A hundred years ago, if anyone was suspected of disloyalty to our Anglican inheritance, of tampering with our liturgy and threatening our uniformity of worship, it was the Anglo-Catholics. Many of their number argued that the eucharistic liturgy of the Prayer Book was at best disordered, and at worst deficient. Among the proponents of the latter view were the Anglo-Papalists, for whom nothing less than an Englished Roman Canon would suffice; while the former was the position of the ‘English’ or ‘Prayer Book’ Catholics of Pusey and Dearmer’s ilk, who wanted nothing more than the reordering of the service and additional collects promised in 1928. For them, if the Prayer Book was not essentially Catholic, then nor was the Church of England, and I think they had a point. Yet, the revisions that they and most of the Church wanted never went ahead, and their case was not helped by their more extreme brethren.

Our present situation surely has something to do with the failure of 1928. We might have had a Prayer Book which was not stuck in a seventeenth century time warp, but reflected the theological (and ecumenical) advances of the day without sacrificing unity or compromising doctrinal clarity. Instead, with the authorisation of Common Worship, we are in the throes of liturgical anarchy.

I use the term ‘anarchy’ with intent. The Anglican approach to doctrine has consistently, even if not always explicitly or consciously, rested on the 4th century maxim ‘lex orandi, lex credendi‘: “the rule of prayer is the rule of belief.” Ours has never been a church much disposed to great systematic theologies like those of Aquinas or Calvin. Rather, what we believe, our ‘lex credendi,’ has been defined by what we pray, as expressed in our liturgy, our ‘lex orandi.’ Lex, “rule,” or more properly, “law,” is precisely what an-archia, ‘un-lawfulness,’ negates, and anarchy of liturgy means anarchy of belief. Make-it-up-as-you-go-along prayer, cobbled-together Frankenstein liturgy, means make-it-up-as-you-go-along belief, Frankenstein doctrine, a lumbering hybrid of arbitrary spare parts. It is the exact opposite of the Anglican genius.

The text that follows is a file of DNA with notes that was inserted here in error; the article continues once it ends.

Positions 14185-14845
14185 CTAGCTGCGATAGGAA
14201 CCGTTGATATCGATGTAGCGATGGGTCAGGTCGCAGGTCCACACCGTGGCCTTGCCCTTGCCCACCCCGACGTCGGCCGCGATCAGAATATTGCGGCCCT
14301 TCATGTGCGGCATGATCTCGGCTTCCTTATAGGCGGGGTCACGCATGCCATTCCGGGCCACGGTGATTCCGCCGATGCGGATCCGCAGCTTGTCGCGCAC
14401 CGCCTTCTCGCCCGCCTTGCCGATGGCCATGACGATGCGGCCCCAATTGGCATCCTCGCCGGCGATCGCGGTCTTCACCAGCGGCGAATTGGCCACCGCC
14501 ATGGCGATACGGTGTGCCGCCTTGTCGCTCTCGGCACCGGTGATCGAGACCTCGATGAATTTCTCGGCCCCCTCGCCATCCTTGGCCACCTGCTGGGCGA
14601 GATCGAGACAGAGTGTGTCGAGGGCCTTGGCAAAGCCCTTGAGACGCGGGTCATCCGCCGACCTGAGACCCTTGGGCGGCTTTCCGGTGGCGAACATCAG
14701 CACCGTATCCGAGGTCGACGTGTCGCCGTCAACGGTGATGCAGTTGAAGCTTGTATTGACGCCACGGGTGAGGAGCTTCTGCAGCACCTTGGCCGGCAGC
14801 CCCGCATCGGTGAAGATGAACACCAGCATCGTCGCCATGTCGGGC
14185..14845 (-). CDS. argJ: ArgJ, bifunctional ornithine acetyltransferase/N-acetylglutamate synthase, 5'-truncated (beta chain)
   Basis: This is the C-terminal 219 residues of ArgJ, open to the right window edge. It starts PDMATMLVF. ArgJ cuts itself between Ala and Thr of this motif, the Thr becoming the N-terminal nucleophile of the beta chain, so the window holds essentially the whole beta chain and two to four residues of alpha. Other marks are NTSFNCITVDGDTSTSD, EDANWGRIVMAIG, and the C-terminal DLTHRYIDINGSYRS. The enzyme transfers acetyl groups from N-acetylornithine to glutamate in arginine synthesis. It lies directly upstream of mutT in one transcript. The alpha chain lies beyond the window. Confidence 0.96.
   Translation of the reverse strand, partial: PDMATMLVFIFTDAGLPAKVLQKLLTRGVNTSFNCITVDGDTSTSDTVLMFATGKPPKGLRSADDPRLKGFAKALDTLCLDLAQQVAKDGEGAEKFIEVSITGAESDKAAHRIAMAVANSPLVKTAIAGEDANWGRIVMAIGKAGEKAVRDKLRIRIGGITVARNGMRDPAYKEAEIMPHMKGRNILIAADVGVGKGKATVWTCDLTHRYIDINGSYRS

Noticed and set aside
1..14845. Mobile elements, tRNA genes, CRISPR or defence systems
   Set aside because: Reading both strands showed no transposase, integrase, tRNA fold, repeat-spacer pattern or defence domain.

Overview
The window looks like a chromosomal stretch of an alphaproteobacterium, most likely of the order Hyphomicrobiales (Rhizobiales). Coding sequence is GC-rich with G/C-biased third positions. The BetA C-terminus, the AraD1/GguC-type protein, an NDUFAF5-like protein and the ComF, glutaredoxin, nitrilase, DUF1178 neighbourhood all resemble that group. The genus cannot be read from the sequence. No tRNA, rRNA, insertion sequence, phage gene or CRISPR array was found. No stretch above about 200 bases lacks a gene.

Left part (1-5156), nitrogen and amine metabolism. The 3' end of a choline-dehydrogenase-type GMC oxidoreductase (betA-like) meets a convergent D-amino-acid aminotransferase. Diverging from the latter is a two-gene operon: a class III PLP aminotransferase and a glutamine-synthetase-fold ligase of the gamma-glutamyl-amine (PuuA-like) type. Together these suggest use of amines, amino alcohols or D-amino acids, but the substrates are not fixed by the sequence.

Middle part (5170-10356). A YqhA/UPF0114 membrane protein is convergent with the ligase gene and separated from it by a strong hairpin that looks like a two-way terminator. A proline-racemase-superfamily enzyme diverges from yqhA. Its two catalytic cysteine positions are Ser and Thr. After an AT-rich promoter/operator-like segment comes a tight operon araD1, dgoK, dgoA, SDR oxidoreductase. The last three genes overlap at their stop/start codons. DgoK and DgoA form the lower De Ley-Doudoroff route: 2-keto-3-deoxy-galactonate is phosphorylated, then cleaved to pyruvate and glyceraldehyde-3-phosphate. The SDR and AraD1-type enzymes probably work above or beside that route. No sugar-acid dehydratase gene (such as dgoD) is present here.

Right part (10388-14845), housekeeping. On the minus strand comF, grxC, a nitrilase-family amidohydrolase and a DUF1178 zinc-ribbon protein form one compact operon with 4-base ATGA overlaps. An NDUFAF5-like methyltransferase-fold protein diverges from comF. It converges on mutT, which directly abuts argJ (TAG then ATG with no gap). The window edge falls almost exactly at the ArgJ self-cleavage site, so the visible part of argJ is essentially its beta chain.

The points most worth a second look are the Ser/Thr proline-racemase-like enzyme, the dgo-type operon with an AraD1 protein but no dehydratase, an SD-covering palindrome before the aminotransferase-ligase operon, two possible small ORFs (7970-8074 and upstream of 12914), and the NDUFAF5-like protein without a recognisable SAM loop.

Nor is it justified on anything like theological grounds. Rather, the relativism of our times has crept into our thinking about the Church. Liturgy is now all about ‘meeting people where they are,’ suiting it to the congregation’s needs or abilities as rather patronisingly discerned by the clergy. In other words, it’s more about us than about God.

Hence the perfidious delusion of “worship styles,” two words which should strike fear into the hearts of all true believers. You often see these words in advertisements in the Church Times, and they are eagerly taken up on the lips of latitudinarian clergy who are keen to show that they can offer the full range. I was moaning (quite uncharacteristically) at our last clergy conference that it was difficult to find Anglo-Catholic clergy to fill vacancies in Catholic parishes, and about my fears that the tradition would die. The Evangelical priest I was moaning to retorted that I had no need to worry, because she could quite happily offer a variety of worship styles, from choral Eucharist to Baptist prayer meeting. It’s just a difference of style, informal versus formal.